A School of Public Health professor is helping the government fight obesity and chronic disease.

Rafael Pérez-Escamilla and the 12 other members of the 2010 US Dietary Advisory Committee — a committee of nutrition experts assembled every five years to determine whether the government should revise the current national health guidelines — submitted their advisory report to the United States Department of Agriculture and the Department of Health and Human Services (HHS) in May. The 2010 “Report of the Dietary

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Guidelines Advisory Committee,” which recommends fewer calories and more plant-based fiber in the American diet, was unique in that it used new electronic research technology to gather data. Perez-Escamilla said he is confident in the report’s ability to halt the rising obesity epidemic, provided the government and other stakeholders continue supporting efforts to improve national nutrition, with initiatives like Michelle Obama’s “Let’s Move” children’s health campaign.

“We have window of opportunity, and its not going to last forever,” he said. “I hope that in next five years before the next report we can say things are improving — hopefully our report can be part of the success story.”

The committee agreed that in the face of the growing obesity epidemic, Americans should consume fewer calories and more fiber-rich vegetables, Pérez-Escamilla said.

The report recommends men intake between 2,000 and 3,000 calories each day, depending on age and level of physical activity, while women should consume between 1,600 and 2,400 calories. To maximize metabolic efficiency, Pérez-Escamilla said these diets should include more plant-based fiber and no more than 1500 mg of sodium — 800 less than the amount of sodium intake recommended in 2005.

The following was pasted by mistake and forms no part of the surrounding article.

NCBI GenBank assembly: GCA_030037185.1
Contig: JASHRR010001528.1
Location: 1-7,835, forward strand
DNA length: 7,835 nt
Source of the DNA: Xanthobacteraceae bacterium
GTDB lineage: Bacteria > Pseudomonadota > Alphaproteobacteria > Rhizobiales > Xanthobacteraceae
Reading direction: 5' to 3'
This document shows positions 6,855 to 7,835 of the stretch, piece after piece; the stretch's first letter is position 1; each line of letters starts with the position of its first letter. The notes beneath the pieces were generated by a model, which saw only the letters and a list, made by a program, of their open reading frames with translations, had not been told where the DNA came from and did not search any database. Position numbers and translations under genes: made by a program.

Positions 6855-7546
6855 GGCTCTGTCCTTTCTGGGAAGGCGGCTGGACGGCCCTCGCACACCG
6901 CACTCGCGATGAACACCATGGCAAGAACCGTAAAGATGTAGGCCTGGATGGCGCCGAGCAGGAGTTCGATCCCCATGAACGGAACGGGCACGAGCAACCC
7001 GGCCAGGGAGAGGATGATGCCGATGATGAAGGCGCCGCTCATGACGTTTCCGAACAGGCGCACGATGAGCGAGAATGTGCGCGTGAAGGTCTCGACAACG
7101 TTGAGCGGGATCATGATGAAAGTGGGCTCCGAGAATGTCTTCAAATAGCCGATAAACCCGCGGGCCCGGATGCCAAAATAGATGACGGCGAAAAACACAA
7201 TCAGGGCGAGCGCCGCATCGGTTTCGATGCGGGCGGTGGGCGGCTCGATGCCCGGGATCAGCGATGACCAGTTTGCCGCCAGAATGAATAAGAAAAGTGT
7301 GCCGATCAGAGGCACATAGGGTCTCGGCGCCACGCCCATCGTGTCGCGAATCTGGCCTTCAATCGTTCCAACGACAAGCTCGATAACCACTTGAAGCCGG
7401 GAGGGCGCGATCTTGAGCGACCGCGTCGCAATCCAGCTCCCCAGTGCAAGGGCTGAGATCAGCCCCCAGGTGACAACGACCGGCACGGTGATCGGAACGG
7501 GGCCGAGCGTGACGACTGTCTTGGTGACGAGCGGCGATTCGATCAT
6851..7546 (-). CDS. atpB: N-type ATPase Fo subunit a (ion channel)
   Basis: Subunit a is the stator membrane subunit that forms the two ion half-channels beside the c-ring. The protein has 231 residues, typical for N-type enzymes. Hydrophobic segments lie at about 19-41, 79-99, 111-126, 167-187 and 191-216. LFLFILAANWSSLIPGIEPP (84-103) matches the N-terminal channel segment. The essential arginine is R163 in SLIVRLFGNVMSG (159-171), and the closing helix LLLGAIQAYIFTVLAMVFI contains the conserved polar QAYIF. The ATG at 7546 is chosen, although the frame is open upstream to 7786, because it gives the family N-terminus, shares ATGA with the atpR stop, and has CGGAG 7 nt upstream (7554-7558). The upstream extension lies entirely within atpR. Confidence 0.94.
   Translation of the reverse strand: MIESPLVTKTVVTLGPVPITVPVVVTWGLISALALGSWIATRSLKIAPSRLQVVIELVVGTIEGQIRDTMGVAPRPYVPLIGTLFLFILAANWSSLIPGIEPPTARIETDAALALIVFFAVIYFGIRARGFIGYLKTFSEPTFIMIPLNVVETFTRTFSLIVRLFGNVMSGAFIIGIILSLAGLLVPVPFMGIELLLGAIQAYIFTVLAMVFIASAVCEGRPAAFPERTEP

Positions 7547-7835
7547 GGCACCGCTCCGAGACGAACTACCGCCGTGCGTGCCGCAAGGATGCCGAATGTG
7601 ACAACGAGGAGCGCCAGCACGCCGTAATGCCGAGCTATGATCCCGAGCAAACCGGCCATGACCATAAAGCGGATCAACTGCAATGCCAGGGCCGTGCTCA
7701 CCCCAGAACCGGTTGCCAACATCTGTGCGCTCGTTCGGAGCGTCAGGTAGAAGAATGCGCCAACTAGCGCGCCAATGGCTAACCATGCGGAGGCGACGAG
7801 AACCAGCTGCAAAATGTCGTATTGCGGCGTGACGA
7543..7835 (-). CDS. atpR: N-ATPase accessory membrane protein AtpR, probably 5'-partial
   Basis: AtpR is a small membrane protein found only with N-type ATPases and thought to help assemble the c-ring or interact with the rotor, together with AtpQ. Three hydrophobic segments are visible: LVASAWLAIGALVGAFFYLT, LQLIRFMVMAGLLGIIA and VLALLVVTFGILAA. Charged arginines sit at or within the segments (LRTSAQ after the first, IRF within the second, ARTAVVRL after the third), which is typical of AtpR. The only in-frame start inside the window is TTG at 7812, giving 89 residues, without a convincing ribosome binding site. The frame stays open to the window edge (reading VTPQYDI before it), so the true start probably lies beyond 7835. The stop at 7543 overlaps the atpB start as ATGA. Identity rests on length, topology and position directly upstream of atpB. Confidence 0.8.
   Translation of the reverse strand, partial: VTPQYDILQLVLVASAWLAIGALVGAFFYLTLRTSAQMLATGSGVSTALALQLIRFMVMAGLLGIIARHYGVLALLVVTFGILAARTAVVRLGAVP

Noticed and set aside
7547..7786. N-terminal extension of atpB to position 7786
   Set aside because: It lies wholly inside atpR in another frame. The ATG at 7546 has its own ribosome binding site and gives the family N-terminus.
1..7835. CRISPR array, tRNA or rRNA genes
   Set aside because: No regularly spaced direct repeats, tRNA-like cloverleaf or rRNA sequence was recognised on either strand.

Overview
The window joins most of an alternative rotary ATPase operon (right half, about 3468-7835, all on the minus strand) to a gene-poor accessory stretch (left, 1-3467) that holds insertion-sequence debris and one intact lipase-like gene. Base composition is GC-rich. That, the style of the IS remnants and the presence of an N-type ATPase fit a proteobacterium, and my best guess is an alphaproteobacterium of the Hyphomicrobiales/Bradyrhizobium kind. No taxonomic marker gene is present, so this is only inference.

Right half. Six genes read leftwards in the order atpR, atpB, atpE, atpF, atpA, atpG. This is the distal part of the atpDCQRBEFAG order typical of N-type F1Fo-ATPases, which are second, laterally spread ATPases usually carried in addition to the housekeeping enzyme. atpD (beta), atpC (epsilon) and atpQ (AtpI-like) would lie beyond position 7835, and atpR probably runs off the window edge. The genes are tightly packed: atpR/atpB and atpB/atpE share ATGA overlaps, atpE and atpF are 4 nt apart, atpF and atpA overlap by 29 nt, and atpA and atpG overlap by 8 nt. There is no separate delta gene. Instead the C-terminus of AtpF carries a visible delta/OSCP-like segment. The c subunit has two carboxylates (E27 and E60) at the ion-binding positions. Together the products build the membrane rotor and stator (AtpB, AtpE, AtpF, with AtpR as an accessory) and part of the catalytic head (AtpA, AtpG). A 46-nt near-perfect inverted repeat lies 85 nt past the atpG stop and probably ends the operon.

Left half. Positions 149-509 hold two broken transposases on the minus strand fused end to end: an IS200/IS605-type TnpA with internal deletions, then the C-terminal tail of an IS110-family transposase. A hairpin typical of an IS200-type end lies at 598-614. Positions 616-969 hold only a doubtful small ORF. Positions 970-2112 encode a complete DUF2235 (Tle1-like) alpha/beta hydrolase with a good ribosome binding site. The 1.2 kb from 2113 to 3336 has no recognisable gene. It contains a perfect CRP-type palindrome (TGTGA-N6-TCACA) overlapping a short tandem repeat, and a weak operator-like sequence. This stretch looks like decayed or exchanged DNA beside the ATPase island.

“The reason for decreasing sodium [intake] is that 1,500 has been the recommendation for people with hypertension, and now almost everyone [is at risk],” Pérez-Escamilla said.

The 2010 committee used unprecedented technology to reach these conclusions.

The group implemented the new web-based USDA Nutritional Evidence Library — a compilation of previous academic research on nutrition — to gather scientific evidence related to their 190 key questions on nutritional concerns. Evidence used in the report is now stored in the online library, so that the next Advisory Committee can easily access previous studies, Pérez-Escamilla said.

The 2010 advisory report also increased the committee’s public transparency, Pérez-Escamilla said.

The committee’s final report, transcripts of each of its public meetings, and the committee’s reviews of each article of evidence used for the report is available online for public review.

The committee was formed in fall 2008 when the USDA and HHS secretaries selected a team of health and nutrition experts who they thought could represent a broad spectrum of topics, including epidemiology, pediatrics, nutrition biochemistry and physiology, the report said.

“Obviously different groups nominate scientists they hope will represent their interests,” Pérez-Escamilla said. “But the screening process is very thorough, and recommendations have to rely on expertise coming from different backgrounds.”

The wide variety of interests represented in the committee led to a few disagreements when the group gathered to reach consensuses on controversial topics such as animal-based proteins and the consumption of fish during pregnancy, Pérez-Escamilla said. While groups representing the fish industry highlighted the cognitive and cardiovascular benefits of fish for children, pharmaceutical representatives argued that the mercury content in fish can be dangerous and should be supplemented by certain pills, he said. The committee eventually agreed that while some fish should be avoided, others provide valuable nutrients, Pérez-Escamilla said.

The USDA and the HHS will use the Advisory Committee’s report to create the 2010 Dietary Guidelines for Americans and revise the food pyramid, releasing both to the public by the end of the year, Pérez-Escamilla said.